Tim Capstraw (Nets radio color commentator): Kidd’s will was greater than his skill. He had a charisma and leadership that was unmatched in that period of time. He just had that look in his eyes, and his teammates would know to take it up to another level. Nash was a brilliant player in terms of his skills and moves. Kidd did it more with basic fundamentals—going from one end of the floor to the other with incredible speed and power.
Raja Bell (Suns guard): Steve played with J-Kidd early in his career, and it was kind of a mentor-mentee type relationship [Kidd was 321 days older]. And when you play against your guy, you want to show him where you’ve come from to where you are now. On the flip side of that, your mentor doesn’t want to give you a chance to one-up him, so it was really cool to watch that and a fun game to be a part of. Eddie House hit some big shots early and was talking shit as usual, but it was different because he wasn’t on our team and he wanted to win badly. Eddie and I always had a super cool and friendly rivalry about who shot it better, so that was fueling me for sure.
The Nets ranked 15th in scoring (97.6 points per game) during the 2006-07 season, but that night their sputtering offense came to life, running and gunning with the top-ranked Suns (110.2 PPG). Phoenix took a 10-point lead late in the second quarter, but New Jersey trailed just 92-90 heading into the fourth. The final period turned into a track meet, with the teams combining for 84 points. At one point, the two teams combined to make 10 consecutive shots. The Nets shot 16-for-21 from the field in the fourth, while the Suns went 7-for-10 from 3-point range. There were 17 lead changes and eight ties. Nash had 15 points in the quarter, while Vince Carter and Marcus Williams each scored 14, with Kidd adding nine. There was history, heroics, and everything else in-between.
Eagle: From a broadcasting standpoint, you don’t wake up thinking the morning of a game: “This one has a chance to be a classic.” You don’t think that way. But when it unfolds in that matter, you have to be ready for it. Mark Jackson and I really enjoyed making one another laugh, and the first two quarters are peppered with a lot of laughs and levity. And then when the game got really serious and we both realized how good of a game it was, the jokes stopped and we locked in. It was among the more entertaining games I’ve called in 27 years of doing the NBA.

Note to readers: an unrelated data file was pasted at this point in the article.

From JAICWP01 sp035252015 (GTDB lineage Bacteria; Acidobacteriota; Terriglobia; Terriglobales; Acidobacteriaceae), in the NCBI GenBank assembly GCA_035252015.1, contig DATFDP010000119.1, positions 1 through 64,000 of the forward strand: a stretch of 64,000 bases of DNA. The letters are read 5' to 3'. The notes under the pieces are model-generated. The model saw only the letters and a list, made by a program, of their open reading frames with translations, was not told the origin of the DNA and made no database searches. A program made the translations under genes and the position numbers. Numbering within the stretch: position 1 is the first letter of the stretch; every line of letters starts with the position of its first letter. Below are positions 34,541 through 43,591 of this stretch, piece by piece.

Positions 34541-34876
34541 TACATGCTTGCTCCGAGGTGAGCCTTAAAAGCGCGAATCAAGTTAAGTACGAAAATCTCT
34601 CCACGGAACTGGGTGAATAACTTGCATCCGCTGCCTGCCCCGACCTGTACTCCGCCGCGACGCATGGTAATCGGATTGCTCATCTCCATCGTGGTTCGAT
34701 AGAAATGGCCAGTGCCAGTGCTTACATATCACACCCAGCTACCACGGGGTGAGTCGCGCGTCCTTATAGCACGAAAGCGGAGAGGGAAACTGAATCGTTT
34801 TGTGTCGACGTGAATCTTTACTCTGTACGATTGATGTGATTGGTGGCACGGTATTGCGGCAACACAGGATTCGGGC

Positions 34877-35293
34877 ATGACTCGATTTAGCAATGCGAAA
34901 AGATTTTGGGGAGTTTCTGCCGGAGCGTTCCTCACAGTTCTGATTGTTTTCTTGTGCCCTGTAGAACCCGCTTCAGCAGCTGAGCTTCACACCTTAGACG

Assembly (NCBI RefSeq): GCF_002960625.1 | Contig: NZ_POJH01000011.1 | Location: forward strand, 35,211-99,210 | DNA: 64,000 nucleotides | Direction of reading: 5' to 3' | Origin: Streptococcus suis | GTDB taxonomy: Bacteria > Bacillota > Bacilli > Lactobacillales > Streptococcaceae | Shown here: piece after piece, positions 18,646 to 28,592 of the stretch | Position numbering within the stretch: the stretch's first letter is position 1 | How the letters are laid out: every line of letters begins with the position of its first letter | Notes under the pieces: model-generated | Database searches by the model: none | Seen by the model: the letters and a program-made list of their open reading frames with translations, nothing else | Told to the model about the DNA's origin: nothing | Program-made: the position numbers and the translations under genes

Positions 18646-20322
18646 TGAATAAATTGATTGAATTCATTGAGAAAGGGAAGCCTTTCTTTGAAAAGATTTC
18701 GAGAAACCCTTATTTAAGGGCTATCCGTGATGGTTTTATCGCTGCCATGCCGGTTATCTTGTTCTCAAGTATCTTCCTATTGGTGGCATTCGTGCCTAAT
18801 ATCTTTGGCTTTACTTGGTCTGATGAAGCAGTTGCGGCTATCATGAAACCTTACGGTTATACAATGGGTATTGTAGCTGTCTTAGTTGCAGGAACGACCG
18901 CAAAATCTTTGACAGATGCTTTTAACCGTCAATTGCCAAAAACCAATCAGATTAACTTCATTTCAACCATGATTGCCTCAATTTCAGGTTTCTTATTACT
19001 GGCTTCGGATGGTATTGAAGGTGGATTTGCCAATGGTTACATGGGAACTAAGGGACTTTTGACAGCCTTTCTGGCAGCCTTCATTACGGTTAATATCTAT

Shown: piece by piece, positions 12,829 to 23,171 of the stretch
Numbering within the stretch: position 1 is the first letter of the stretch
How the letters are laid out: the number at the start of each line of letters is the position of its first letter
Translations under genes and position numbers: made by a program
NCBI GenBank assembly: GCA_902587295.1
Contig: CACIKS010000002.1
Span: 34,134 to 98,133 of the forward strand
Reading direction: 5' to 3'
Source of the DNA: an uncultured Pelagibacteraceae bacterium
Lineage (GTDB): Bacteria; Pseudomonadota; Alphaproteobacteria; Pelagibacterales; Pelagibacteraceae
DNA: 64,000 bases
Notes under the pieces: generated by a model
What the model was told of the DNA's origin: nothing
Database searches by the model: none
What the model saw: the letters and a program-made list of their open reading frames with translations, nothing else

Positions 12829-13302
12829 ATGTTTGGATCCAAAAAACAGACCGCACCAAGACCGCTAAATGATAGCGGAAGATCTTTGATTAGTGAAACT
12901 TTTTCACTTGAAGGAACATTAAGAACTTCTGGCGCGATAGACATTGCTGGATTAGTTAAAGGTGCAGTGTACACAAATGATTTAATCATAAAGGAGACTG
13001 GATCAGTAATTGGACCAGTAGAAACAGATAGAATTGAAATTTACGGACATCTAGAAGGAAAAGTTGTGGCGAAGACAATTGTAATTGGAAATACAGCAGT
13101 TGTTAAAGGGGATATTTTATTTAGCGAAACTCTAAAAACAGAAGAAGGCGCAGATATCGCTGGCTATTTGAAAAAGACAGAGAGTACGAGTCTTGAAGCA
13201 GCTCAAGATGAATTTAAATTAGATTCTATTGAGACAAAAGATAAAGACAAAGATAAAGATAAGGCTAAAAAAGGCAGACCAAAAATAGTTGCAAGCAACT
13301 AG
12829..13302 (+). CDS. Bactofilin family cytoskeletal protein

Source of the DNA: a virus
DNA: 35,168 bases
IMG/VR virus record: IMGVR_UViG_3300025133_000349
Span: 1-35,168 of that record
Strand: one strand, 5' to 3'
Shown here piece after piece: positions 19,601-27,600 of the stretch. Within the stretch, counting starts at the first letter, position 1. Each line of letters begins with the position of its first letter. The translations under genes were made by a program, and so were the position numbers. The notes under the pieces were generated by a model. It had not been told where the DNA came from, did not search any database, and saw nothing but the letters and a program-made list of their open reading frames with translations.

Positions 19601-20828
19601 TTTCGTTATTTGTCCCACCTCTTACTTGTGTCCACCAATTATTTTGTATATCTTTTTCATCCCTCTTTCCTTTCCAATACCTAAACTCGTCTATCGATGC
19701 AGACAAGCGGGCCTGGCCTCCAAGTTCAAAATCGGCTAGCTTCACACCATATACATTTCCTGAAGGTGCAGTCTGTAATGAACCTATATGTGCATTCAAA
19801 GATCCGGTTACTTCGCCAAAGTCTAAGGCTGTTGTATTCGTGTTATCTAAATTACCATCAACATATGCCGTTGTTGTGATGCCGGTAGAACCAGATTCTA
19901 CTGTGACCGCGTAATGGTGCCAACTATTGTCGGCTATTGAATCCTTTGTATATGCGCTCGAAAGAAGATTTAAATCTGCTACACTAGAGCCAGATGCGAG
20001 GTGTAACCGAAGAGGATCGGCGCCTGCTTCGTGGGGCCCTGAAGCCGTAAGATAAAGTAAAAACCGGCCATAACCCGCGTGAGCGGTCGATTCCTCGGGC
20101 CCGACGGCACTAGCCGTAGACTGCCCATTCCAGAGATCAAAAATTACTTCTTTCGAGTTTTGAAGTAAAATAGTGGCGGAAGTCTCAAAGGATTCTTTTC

Frank DiGraci (YES Network producer): I remember the fourth quarter was 43-41 Nets, and it was 133-133 at the end of regulation. We had never seen anything like that. That fourth quarter was one of the greatest fourth quarters that we’ve ever had for the Nets on YES. And Marcus Williams ended up having 14 points in the fourth. It was one of the highlights of his career. He was unbelievable.
Bell: We had no answer for Marcus Williams. He was lighting us up in the second half. I know Kidd and Vince did their thing, but I was used to that. I remember thinking, “Damn, this kid is good.”
Bobby Marks (Nets VP of basketball operations): I remember there was nobody there. I remember standing in the hallway where our team came out watching this epic duel between two of the best point guards in the league, and thinking to myself, “Where is everyone?” You basically could’ve taken the other four players off either team and just let them play one-on-one. It was one of the best duels that nobody ever saw.